by Michael Ward
Our next teacher feature is Mr. Dan O’Grady. O’Grady is a teacher at South High School in Columbus and is passionate about equity in education. He was raised in the Pittsburgh area and later moved on to become an English major in college. Eventually, he became a teacher because he wanted to make a positive impact on students through being a positive figure as well as educator.
He believes in breaking through the “whitewashed” history barrier in education and makes an effort to teach students history that is rarely taught through literature in his English class. When teaching that history he is “prepared for any response” because he acknowledges that there are different perspectives in the room and there might be different responses to the material. With that being said, he does not shy away from tough conversations; he embraces it and believes that productive conversations start from this uncomfortability.
I asked him, “How much does he think the school a kid comes from impacts their version of the American dream?” O’Grady responded saying, “The school is a reflection of a community,” and the school a kid comes from greatly impacts their expectations for life. He teaches at a school that educates many students that struggle with poverty and reside in communities where upward mobility is hard to come by for many reasons, one glaring reason being the city of Columbus sacrificing the growth of the schools for the growth of business and the city. O’Grady attempts to combat the expectations and narratives predetermined about his students by the “whitewashed” history of the city and its schools. In his classes, he takes the initiative to mentor and tell stories of success so he can do what he can to help his kids have as open a trajectory for their life as possible by introducing them to narratives that inspire them.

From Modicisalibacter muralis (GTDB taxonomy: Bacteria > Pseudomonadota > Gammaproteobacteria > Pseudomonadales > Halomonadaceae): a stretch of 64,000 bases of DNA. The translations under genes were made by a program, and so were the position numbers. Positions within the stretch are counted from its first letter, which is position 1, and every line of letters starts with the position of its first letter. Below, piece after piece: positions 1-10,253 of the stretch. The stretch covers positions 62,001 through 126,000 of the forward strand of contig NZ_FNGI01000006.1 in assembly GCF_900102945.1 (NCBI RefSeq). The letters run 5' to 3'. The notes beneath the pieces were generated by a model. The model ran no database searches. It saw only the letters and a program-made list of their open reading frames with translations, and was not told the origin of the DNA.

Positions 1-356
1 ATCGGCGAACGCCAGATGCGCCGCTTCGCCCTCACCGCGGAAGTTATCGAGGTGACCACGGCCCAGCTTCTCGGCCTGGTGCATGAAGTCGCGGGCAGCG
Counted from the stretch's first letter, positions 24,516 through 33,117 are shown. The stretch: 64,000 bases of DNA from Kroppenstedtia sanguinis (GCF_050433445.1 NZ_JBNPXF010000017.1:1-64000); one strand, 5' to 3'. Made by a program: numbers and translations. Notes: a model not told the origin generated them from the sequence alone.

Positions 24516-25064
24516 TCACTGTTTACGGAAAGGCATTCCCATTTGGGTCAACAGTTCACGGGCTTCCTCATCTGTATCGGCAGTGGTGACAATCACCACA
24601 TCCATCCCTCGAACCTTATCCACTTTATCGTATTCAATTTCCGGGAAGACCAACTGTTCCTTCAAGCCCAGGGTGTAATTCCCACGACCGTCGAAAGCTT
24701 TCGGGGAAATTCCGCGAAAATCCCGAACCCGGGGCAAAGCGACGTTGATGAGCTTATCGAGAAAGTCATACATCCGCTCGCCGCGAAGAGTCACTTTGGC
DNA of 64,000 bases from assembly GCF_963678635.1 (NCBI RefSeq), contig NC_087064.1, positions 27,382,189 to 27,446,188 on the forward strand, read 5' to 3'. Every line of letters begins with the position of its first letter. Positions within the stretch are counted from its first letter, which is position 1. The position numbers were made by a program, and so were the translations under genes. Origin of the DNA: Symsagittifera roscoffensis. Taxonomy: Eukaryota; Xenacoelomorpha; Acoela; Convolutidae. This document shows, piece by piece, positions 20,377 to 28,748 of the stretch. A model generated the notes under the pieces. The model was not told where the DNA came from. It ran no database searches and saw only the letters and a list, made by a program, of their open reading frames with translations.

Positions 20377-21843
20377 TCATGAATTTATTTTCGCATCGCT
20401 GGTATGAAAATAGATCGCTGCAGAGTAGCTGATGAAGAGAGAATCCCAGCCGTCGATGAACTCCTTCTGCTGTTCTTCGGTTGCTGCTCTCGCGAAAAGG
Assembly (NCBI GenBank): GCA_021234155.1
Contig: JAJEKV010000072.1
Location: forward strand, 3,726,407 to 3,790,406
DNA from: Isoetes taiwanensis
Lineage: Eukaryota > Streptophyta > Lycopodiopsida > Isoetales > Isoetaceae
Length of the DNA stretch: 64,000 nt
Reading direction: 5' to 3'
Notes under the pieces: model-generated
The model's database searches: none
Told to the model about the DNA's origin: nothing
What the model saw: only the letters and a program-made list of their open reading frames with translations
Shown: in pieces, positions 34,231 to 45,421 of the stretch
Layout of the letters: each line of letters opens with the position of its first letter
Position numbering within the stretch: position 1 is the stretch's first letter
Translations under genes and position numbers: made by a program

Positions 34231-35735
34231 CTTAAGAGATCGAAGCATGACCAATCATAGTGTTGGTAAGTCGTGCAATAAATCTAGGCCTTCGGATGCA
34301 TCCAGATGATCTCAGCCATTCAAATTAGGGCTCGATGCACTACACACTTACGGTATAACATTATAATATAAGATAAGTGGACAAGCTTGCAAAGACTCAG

O’Grady has facilitated an Erase the Space exchange before with our last teacher feature, Laura Risaliti, and they are doing it again this year! Students from South High School and Olentangy High School will meet at Otterbein this week to complete their year-long exchange about inequity in schools and larger structures that create those we have seen during the pandemic.
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Leela Bhowmilk and Ryah Mcadams are juniors at Worthington Kilbourne High School and are writing interns for Erase the Space.